Deafness and Hearing Loss

Terms in this set (15)

the most common type of autosomal recessive syndromic hearing loss. It consists of dual sensory impairments: affected individuals are born with sensorineural hearing loss and then develop retinitis pigmentosa (RP). Usher syndrome affects over 50% of the deaf-blind in the United States. The vision impairment from RP is usually not apparent in the first decade, making fundoscopic examination before age ten years of limited utility. However, electroretinography (ERG) can identify abnormalities in photoreceptor function in children as young as age two to four years. During the second decade, night blindness and loss of peripheral vision become evident and inexorably progress.

Three types of Usher syndrome are recognized based on the degree of hearing impairment and result of vestibular function testing.

Usher syndrome type I is characterized by congenital severe-to-profound sensorineural hearing loss and abnormal vestibular dysfunction. Affected persons find traditional amplification ineffective and usually communicate manually. Because of the vestibular deficit, developmental motor milestones for sitting and walking are always reached at later-than-normal ages.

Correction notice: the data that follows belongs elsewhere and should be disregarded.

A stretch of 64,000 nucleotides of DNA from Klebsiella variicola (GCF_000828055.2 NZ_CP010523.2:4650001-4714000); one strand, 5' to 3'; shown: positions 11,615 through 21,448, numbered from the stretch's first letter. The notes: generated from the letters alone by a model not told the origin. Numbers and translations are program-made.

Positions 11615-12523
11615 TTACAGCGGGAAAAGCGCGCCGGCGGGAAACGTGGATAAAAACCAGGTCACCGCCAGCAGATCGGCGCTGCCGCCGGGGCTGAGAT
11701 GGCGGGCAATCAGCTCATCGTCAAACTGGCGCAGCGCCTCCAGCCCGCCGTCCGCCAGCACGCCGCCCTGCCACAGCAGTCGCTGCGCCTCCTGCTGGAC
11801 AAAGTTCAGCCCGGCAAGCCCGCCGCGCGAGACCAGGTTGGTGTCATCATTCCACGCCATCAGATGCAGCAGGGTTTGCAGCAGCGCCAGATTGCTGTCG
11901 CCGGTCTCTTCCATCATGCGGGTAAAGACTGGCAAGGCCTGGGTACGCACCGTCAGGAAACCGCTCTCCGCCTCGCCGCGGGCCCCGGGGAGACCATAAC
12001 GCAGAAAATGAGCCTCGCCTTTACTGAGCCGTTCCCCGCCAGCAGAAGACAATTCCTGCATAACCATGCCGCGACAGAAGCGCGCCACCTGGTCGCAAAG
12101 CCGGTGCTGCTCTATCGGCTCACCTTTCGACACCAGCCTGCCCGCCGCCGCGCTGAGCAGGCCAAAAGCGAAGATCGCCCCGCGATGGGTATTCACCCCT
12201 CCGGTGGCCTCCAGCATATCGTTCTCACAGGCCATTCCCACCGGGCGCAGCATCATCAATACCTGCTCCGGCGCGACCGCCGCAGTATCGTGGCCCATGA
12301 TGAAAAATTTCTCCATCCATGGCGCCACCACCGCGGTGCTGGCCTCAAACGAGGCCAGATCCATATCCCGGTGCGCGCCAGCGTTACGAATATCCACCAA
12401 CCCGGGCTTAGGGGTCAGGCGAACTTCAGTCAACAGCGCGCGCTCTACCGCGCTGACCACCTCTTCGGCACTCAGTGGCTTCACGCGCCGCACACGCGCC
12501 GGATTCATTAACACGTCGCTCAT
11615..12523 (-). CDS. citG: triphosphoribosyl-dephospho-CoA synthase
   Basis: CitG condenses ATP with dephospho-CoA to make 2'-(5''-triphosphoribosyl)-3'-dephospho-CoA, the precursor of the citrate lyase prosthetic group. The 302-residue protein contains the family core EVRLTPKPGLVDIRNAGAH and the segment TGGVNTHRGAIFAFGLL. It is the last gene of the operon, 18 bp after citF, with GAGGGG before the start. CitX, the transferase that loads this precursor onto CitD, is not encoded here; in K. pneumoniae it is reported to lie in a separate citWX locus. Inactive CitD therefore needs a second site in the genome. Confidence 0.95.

Usher syndrome type II is characterized by congenital mild-to-severe sensorineural hearing loss and normal vestibular function. Hearing aids provide effective amplification for these persons and their communication is usually oral.

Usher syndrome type III is characterized by progressive hearing loss and progressive deterioration of vestibular function.